The game also rewards players with three other characters and more weapons to unlock as they gain overall experience by completing battles. Players do gain levels in battle, but in-battle levels are reset at the end of every battle.  In local and practice matches each person starts out at Level 1. When playing online, the level is adjusted depending on what levels the other players have achieved when you are dropped into a battle. The experienced gained in each battle is tallied at the end and an overall experience meter is filled. When players gain enough EXP points they will gain a level and either gain another character, better weapons, or a special upgrade. The other three unlocked Awesomenauts are well worth continuing to play rounds and rounds of the game for too. There is the destructive heavy robot Clunk, the healing alien Voltar, and the jetpack blasting monkey named Yuri. While there is an obvious bump in need for the latter three characters on a team, especially the healer Voltar, its not like Leon, Lonestar, and Froggy G become useless either. In fact, because they are quicker and have very good special attacks they can be just as special.

This is mainly because Romino games littered health pickups and a “teleport to base” function into the game, so players would learn that running is not a bad option. The game penalizes players for being gung-ho by delaying their ability to return to battle longer and longer every time they die. So, using the wise “hit-and-run” tactic is the best option because if it takes you 25 seconds to enter battle, somebody else may destroy your base by then.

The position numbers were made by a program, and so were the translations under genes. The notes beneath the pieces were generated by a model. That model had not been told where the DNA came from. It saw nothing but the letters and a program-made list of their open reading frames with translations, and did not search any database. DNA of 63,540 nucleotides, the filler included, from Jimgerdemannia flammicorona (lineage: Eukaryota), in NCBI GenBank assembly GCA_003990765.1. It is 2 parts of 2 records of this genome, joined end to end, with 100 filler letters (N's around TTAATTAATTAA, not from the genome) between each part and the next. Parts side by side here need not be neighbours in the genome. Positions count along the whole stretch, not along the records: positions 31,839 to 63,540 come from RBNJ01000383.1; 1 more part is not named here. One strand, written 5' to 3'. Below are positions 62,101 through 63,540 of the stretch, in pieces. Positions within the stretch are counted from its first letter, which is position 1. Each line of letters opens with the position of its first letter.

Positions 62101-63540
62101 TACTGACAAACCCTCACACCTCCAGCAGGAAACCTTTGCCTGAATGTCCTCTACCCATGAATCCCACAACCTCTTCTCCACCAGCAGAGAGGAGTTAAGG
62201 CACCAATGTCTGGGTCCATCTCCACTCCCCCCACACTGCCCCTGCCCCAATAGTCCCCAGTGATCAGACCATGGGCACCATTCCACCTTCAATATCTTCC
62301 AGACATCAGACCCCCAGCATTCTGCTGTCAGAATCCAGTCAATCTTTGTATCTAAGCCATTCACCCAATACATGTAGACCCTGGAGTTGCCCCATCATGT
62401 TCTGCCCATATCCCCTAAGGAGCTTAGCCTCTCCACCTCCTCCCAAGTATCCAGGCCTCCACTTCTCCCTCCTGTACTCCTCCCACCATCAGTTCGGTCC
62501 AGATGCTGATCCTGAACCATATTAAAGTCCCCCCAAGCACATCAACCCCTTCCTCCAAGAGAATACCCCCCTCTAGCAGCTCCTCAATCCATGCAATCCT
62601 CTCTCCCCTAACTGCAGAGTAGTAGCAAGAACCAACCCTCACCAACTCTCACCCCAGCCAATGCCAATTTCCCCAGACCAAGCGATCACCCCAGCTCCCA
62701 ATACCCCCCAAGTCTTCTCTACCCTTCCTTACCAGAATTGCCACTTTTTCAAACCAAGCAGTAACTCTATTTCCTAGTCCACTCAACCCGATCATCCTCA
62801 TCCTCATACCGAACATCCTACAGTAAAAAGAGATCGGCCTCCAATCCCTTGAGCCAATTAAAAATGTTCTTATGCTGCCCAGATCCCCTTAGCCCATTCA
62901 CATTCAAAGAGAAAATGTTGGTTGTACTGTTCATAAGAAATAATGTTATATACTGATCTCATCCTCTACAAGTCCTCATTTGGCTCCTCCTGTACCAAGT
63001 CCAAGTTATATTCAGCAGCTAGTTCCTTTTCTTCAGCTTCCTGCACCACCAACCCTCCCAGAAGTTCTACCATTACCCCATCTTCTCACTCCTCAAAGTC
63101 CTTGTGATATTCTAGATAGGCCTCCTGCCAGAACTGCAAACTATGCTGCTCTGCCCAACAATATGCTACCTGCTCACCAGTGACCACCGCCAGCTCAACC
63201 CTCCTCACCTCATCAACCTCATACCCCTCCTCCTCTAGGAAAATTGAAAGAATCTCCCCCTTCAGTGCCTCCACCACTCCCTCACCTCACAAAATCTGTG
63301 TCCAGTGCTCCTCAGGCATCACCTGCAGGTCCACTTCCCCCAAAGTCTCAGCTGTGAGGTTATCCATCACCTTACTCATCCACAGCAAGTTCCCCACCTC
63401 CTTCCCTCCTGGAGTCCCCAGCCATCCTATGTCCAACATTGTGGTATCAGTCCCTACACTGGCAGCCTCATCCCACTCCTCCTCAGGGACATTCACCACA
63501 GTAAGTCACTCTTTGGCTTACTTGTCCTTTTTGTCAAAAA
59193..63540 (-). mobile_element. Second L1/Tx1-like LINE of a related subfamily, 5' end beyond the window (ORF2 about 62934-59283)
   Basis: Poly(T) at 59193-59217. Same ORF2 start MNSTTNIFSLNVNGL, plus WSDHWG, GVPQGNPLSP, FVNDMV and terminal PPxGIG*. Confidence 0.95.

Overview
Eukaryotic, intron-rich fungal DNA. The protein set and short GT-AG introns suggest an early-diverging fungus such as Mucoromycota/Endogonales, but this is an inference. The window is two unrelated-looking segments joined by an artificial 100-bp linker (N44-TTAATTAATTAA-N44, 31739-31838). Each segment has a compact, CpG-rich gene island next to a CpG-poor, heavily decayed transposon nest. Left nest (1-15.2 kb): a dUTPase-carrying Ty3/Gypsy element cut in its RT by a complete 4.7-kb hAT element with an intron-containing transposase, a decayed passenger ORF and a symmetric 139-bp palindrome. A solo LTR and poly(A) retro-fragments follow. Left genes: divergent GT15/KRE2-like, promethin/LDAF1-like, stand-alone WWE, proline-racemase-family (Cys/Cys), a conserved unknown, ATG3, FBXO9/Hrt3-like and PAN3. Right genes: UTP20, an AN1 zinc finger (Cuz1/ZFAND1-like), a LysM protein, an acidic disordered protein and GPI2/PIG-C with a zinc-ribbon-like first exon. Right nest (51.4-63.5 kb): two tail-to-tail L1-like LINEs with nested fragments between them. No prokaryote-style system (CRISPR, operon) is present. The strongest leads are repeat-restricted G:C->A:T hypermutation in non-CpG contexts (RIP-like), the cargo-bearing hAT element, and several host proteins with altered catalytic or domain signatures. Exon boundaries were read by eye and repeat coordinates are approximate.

The only issue I had with the game is that even though bots replace players that leave, if the host decides to rage quit anything you earned in the battle is gone. They could have at least let us had the EXP points we earned up until that point. It is made more infuriating by the fact that a lot of these battles take 20 or 30 minutes to complete. So it makes the fighting vain. This does not happen too often and it is something the development team can fix when they update the game with promised DLC characters and extra maps. Just to reiterate in case some people reading this are confused.  You can play single-player practice matches against smart A.I. bots and gain experience that way. However, for those that do not like playing too much with others online, this is not the game for you. Playing online against others is the best way to hone skills and gain experience points too. The bots are unpredictable and are a good way to take a break from playing against people, but unless you have lots of friends to play locally, you must play online. There is no story mode or single-player heavy mode in Awesomenauts.

 

Hey, if anything, you should play the game for this awesome intro video and music:

 

 

Awesomenauts blends strategy gaming and the Saturday Morning Cartoon genre extremely well. Don´t let the childish façade fool you though; there is some great MOBA action to be had here. If anything, this game serves as a great starting point for anyone that is too intimidated to jump head first into Defense of the Ancients or even another title like Advance Wars. With the promise of more characters, maps, and other stuff it looks like the development team may have just begun bringing the fun to Awesomenauts.